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Today is the first day of Christmas Holidays! Woohoo! Needless to say, I slept in quite late! It's a good thing, too. I desperately need the rest; I've been fighting off a bug for a week now and I'd actually like to finish the damn thing off before it does the same for me. I have to say, though, that the last week and a bit actually went a fair bit easier than anticipated. The last two and a half days in particular were quite easy to manage, actually. I could say this is in spite of all the 'unfortuitous' events that occurred, but, really, it's actually because of 'em. Between the head of department and her right hand woman going off ill, repairmen showing up unexpectedly to fix the window that had broken last week, discovering (only minutes before the class I needed them for) that worksheets haven't been photocopied because BOTH photocopiers went down, a change of last day scheduling substituting my last year 10 class for an extended registeration period, and a good chunk of staff joining the aforemention head of department in the 'dropping like flies' category, it became very easy to justify spending much of the 2 and half days playing Miyazaki's 'Spirited Away' to keep the hyper little wretches mesmerized and in their seats. And hey, some real work did get done Monday!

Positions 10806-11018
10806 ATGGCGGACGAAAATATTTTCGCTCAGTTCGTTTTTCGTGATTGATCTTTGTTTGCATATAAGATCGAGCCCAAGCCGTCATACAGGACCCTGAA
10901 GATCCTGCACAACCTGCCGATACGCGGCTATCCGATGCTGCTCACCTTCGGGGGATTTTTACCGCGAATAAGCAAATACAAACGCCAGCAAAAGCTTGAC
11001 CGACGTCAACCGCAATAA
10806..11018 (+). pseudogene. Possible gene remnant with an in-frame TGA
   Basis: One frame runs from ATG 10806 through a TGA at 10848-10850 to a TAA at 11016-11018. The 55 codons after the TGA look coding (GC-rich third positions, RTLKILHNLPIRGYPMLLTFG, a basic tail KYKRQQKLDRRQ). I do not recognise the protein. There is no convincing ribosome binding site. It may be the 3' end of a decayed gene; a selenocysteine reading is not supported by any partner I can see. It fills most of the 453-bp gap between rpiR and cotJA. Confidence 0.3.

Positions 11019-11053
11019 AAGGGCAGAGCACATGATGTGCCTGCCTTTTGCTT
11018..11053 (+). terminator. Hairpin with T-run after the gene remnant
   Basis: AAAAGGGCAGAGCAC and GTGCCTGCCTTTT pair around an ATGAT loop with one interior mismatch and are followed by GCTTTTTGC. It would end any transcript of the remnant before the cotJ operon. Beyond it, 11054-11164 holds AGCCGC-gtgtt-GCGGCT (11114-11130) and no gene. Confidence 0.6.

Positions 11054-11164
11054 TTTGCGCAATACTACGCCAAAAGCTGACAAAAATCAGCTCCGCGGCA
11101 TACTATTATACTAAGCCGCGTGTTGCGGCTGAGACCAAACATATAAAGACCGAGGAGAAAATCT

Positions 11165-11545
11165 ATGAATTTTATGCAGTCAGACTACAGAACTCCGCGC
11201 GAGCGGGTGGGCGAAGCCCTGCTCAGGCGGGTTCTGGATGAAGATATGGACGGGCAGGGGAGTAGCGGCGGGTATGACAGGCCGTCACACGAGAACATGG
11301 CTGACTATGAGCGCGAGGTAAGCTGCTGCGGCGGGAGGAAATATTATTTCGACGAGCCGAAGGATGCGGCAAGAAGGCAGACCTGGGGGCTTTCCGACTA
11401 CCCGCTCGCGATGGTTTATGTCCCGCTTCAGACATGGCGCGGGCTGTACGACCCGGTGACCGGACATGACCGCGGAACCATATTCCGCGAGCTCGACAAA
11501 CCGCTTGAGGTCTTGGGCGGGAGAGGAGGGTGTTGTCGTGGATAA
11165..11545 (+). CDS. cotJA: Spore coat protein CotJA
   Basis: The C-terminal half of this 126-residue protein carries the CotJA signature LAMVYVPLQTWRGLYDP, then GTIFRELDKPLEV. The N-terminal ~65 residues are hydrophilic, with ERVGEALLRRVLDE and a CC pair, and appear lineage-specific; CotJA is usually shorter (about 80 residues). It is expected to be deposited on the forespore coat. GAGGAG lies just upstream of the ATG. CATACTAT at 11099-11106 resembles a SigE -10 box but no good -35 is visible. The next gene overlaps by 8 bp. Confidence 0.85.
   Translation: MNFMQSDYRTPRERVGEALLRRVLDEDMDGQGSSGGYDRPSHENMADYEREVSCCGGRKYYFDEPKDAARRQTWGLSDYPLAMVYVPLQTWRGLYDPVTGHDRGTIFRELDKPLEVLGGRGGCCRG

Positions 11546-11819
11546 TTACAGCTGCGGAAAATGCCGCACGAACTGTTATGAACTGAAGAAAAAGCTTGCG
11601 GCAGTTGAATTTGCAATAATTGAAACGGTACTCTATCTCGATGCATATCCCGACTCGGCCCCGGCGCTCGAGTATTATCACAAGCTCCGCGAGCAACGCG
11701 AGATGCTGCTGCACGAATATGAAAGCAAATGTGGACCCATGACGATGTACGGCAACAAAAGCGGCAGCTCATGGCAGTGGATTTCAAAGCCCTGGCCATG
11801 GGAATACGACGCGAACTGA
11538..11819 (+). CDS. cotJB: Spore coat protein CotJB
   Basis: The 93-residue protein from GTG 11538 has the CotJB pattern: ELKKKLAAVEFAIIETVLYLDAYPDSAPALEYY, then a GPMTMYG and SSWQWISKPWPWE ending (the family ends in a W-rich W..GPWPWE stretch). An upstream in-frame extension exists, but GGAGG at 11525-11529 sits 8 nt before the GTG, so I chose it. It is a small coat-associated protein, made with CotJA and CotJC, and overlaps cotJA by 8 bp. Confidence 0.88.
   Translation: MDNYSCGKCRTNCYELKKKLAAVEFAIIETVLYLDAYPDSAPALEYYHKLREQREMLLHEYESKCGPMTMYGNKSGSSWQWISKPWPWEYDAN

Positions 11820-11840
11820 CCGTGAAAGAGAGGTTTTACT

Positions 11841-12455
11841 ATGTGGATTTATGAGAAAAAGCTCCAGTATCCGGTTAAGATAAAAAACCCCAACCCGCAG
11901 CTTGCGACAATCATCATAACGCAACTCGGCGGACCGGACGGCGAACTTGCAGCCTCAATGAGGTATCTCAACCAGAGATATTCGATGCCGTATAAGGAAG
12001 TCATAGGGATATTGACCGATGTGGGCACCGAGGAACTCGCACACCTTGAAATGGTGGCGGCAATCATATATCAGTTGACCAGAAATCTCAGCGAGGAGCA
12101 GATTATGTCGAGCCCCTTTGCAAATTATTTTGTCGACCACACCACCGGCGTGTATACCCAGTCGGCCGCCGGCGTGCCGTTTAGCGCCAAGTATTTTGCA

This week has really sucked in the health and fitness department. I have done zip for training in the last week and a bit; there's been just too much going on and fighting this bug has NOT been helping. There won't be much serious running for a while yet, either, as my lungs are feeling pretty congested. Ugh. I might do a bit of yoga today, though.